Nursing Program Receives Funding in Battle Against Nursing Shortage


Photo by Unsplash

Eric Daugherty, Staff Writer

FGCU’s nursing department received a last-minute influx of funding from the Florida government that opened new opportunities for students and gave a much-needed bump that paves the way for future expansion.

Gov. Ron DeSantis’ administration announced early in 2023 that the Prepping Institutions, Programs, Employers and Learners through Incentives for Nursing Education program, or PIPELINE, granted schools across the state more funding.

The statewide allotment includes $79 million for “high-performing nursing education programs in Florida,” the governor’s office said

FGCU received $2.3 million from the PIPELINE grant. 

Dr. Kelly Goebel, nursing program director and assistant professor, said the new funding allowed the program to increase its enrollment by 33% in just one year. She said the program has around 200 students.

“The goal is for us to continue to increase our enrollment and expand our programs,” Goebel said in a phone interview. “You know, we’re a smaller state school, and we really are here for our community.”

FGCU is one of the most competitive schools in the state despite being a smaller one. Goebel pointed to students’ high performances on the National Council Licensure Examination, also known as the NCLEX.

“We consistently outperform all of the other state schools,” she said. “If  you look at all of the NCLEX licensure numbers, we are the highest in the Florida State University System, which we’re very proud of.”

Overall, FGCU ranks number two in Florida.

The 2023 PIPELINE funding allowed FGCU’s program to open up late admissions for more students seeking to attend one of the best nursing programs in the state.

“There had been a plan to increase the admission and enrollment into the program that had been in place for a while, but we needed some funding for that,” Goebel said. “So, it’s only been since 2023 that we’ve been able to really increase our numbers.”

Goebel referenced the comparison to other schools not just in terms of test pass rates, but the curriculum’s rigor as a whole.

“The reality is that we are all accredited by the same nursing organization. And what that means is that we all have to somehow, in some way, show that our curriculum is meeting […] those requirements,” she said.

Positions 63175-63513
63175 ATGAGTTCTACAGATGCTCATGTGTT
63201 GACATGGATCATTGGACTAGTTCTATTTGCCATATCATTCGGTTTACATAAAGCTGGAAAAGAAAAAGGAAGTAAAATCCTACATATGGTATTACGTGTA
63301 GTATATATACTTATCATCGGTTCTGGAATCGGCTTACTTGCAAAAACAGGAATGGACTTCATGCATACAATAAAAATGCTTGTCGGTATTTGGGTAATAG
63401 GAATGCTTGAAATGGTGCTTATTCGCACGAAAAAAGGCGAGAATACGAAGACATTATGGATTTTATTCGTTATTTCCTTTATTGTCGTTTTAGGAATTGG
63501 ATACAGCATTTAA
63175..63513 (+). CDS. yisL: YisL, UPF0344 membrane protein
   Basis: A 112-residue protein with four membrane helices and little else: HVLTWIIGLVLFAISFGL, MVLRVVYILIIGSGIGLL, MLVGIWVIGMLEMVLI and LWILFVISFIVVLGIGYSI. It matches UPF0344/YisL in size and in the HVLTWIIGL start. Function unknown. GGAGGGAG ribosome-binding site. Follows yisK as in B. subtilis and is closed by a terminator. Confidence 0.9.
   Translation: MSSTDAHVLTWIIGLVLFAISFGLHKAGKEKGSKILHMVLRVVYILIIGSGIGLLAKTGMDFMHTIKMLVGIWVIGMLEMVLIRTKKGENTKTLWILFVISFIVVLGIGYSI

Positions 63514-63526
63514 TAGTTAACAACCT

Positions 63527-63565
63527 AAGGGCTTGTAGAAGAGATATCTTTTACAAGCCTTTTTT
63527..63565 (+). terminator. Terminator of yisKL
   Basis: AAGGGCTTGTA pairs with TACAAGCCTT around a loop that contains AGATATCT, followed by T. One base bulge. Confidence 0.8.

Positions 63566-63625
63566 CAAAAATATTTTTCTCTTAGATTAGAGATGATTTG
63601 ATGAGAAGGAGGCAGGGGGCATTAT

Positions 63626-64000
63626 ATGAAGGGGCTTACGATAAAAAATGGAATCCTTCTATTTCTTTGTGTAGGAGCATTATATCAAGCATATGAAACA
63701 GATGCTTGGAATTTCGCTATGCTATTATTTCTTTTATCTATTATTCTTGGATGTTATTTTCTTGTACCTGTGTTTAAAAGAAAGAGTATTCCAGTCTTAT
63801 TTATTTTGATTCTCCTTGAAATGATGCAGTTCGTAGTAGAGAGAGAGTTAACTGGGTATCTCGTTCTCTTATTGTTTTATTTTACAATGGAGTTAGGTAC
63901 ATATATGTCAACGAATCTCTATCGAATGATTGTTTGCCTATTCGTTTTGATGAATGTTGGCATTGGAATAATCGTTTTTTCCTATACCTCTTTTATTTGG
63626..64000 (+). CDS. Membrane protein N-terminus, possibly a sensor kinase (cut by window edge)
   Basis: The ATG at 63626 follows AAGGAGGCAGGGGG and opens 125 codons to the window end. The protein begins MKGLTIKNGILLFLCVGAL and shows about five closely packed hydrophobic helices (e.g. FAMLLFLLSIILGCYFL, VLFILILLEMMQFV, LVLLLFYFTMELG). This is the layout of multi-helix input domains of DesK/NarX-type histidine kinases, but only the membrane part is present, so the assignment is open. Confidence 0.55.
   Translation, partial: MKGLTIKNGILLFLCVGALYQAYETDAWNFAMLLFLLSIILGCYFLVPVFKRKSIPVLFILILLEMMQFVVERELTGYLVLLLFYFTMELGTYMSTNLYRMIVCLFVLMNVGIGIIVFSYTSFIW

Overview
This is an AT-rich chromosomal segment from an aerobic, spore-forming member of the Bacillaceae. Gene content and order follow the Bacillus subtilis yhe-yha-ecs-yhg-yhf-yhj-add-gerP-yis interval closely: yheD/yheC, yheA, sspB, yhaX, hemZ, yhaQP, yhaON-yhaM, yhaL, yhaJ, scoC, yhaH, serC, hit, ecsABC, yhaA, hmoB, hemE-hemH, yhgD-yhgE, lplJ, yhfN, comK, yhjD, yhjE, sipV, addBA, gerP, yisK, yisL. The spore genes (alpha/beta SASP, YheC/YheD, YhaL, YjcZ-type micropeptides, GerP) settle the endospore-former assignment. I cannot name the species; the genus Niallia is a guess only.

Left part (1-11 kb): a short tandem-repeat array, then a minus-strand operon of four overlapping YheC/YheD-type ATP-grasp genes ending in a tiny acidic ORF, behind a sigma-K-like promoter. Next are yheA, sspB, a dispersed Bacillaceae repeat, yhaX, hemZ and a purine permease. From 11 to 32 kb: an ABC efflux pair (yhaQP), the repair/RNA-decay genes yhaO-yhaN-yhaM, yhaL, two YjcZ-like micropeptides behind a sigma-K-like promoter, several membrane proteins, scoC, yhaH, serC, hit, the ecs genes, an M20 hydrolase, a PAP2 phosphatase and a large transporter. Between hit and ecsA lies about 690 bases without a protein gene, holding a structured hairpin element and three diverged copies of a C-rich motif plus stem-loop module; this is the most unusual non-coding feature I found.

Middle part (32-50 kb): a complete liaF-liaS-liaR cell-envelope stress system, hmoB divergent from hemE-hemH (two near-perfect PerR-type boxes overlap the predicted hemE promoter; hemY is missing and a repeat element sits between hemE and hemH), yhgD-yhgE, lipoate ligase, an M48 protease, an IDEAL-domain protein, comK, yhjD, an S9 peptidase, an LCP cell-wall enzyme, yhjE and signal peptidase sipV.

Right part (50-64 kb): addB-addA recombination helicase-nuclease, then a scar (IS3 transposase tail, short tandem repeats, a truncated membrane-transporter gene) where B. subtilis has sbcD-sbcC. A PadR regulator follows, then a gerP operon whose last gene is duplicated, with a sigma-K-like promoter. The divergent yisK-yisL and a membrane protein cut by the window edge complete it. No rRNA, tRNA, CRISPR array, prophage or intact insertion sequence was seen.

“But I do think that, you know, we do have a quality program, we review our curriculum routinely. We evaluate ourselves, we evaluate our curriculum, we evaluate our outcomes, and when we see that we’re not meeting them, we make changes,” Goebel said. “That’s what we really should be doing to maintain the rigor of the program.”

Nursing student Kaylee Alsip said her acceptance allowed her to carry out her ideal career path of becoming a nurse with FGCU’s high-ranking program.

“FGCU is the top program in the state and is ideal for any student hoping to become an RN [registered nurse]. If these spots had not become available, it’s possible I would’ve had to attend a different school, with lower NCLEX pass rates and less opportunities,” she said in a digital statement

Alsip was asked her thoughts on other schools across Florida receiving money from the PIPELINE program.

“I definitely think increased funding at other Florida schools will give students the same opportunity I have been given,” she said. “Hospitals nationwide are experiencing a nursing shortage, so it is extremely important that schools produce as many nurses as possible.”

The nursing shortage is especially hitting Florida, and it’s part of why DeSantis pushed for more nursing funding.

“[PIPELINE] will meet a critical need of our state by ensuring we continue to have high-quality nursing graduates and by creating new opportunities for Floridians interested in healthcare,” DeSantis said in January.

According to a report from the Florida Hospital Association, Florida is predicted to be short on more than 37,000 nurses by 2035. They estimated that 2,300 additional registered nurses are needed per year.

Both Alsip and Goebel said that there is plenty of room for FGCU’s nursing program to grow.

“I think that FGCU has wonderful opportunities for the nursing students already. However, if more funding becomes available, I feel as though it should go towards our simulation laboratories,” Alsip said. “Having as many of these as possible would allow more students to practice at the same time.”

Goebel explained that for the program to grow, all aspects of it must do the same. The program needs faculty to grow its students; it needs physical building space to store those faculty, classrooms, laboratories and other areas; and perhaps most challenging, FGCU must find local hospitals to place students for their on-job experience as part of the curriculum.

“We can’t grow a program and grow our enrollment without having nursing faculty, and in as much as there’s a nursing shortage, we have a shortage of nursing faculty,” Goebel said.

“We need physical space […] We need a lab that’s big enough, you know… simulation areas that are big enough,” she said. “We also need placements in the hospitals, and that has been a concern for schools of nursing [all] over the country.”

Goebel has been with FGCU’s nursing program since 2018 and became the director in 2020.

“My favorite part is seeing the students grow, and seeing them graduate, and see their body of knowledge expand,” Goebel said. “To see that growth from when they first enter our program, until the day that they graduate and are ready to go out into the nursing world, is inspiring to me.”

“It’s very gratifying. I’m really proud of our students. And I’m really proud of our faculty and our staff for helping them along their journey.”